Brutally Violent Crimes!
WANTED: Considered Armed and Dangerous. Gerould W. Kern, is armed with the Chicago Tribune newspaper, and ink, which he buys by the barrel. Although parent company Tribune Corp. is bankrupt, the Trib is still publishing, and thus a threat to the lives of all unarmed, law-abiding whites in the Chicagoland area.
When Race is Relevant in News Coverage
By Gerould W. Kern
June 10, 2011
This week the Chicago Tribune published several news stories and related columns about assaults by groups of youths in the Streeterville area of downtown Chicago. More coverage appears Sunday.
A number of readers have asked why we have not included racial descriptions of the assailants and the victims in these incidents.
We take these matters seriously and reach decisions about them after careful consideration. This is a good opportunity to explain our approach to issues like these.
We do not reference race unless it is a fact that is central to telling the story.
By all indication, these attacks were motivated by theft, not race. Further, there is no evidence to suggest that the victims were singled out because of their race. Therefore we did not include racial descriptions in our initial news reports.
You can read these news reports by clicking on this link.
There are circumstances when race may be relevant, such as describing a criminal suspect being sought by police. But this description must be accompanied by other detailed information, such as height, weight, scars, clothing, etc. By adhering to this practice, we guard against subjecting an entire group of people to suspicion because of the color of their skin.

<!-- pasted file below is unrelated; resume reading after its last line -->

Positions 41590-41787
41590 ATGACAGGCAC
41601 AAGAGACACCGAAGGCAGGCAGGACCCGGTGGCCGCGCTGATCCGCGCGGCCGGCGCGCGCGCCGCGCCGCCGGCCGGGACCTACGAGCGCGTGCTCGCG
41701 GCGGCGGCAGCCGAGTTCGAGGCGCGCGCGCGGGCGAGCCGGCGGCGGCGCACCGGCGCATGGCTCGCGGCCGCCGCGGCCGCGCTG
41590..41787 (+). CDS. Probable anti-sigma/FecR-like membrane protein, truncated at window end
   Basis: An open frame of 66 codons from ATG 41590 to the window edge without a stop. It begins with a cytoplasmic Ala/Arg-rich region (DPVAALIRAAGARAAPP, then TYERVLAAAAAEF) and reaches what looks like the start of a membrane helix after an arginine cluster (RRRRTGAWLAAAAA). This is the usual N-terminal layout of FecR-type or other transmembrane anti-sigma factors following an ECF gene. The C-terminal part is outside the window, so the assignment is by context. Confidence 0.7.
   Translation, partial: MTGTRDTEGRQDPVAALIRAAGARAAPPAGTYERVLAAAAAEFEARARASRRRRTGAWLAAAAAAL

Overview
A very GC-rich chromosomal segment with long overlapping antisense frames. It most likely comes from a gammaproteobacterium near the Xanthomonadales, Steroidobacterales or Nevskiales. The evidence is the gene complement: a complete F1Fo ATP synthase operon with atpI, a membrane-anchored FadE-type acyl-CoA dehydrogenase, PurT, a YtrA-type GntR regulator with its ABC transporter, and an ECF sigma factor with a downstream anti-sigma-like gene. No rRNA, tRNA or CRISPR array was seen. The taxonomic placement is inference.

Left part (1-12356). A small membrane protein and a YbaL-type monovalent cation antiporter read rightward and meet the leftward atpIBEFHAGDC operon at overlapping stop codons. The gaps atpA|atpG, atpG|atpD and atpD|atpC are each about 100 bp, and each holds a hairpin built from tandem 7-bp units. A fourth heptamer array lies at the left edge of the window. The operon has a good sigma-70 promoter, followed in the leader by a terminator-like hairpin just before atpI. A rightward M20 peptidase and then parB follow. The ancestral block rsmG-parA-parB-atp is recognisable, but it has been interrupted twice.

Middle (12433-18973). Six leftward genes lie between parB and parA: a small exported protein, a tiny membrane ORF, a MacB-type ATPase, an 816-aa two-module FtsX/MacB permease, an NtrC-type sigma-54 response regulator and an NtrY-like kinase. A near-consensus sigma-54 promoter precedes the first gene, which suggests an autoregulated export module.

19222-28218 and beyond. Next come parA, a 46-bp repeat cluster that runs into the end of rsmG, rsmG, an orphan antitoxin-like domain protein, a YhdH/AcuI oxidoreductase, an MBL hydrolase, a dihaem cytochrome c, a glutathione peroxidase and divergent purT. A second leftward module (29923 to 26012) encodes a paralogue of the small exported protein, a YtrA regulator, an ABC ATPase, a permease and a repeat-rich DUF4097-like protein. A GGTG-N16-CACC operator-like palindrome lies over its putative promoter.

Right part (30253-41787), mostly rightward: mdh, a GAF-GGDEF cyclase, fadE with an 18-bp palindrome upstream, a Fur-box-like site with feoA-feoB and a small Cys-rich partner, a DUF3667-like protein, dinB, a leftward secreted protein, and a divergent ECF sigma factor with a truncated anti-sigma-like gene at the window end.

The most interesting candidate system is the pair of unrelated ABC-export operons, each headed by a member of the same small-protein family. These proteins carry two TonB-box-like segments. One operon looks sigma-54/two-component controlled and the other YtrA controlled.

The story had another dimension: The public discussion that followed the attacks. That did involve race.
Fears about safety on Michigan Avenue, Chicago Avenue and other streets in the Streeterville area fueled an intense discussion online and in neighborhoods, stores and offices across the city.
Tribune columnists John Kass, Mary Schmich and Dawn Turner Trice wrote extensively about fears, perceptions, accusations and assumptions regarding the role of race in these attacks. These commentaries took the temperature of this public debate and put it in context. [B.S. Not one of those writers wrote honestly about what has been going on in Chicago, which is the national capitol of black supremacy, anymore than Kern has.]
You can read their columns by clicking on this link.
We are sensitive to public concerns about safety on the streets of Chicago. We will continue to report on these attacks and the city’s response. At the same time, we will be measured and responsible about introducing racial descriptions into the coverage unless they are clearly pertinent and warranted.
-- Gerould W. Kern, Editor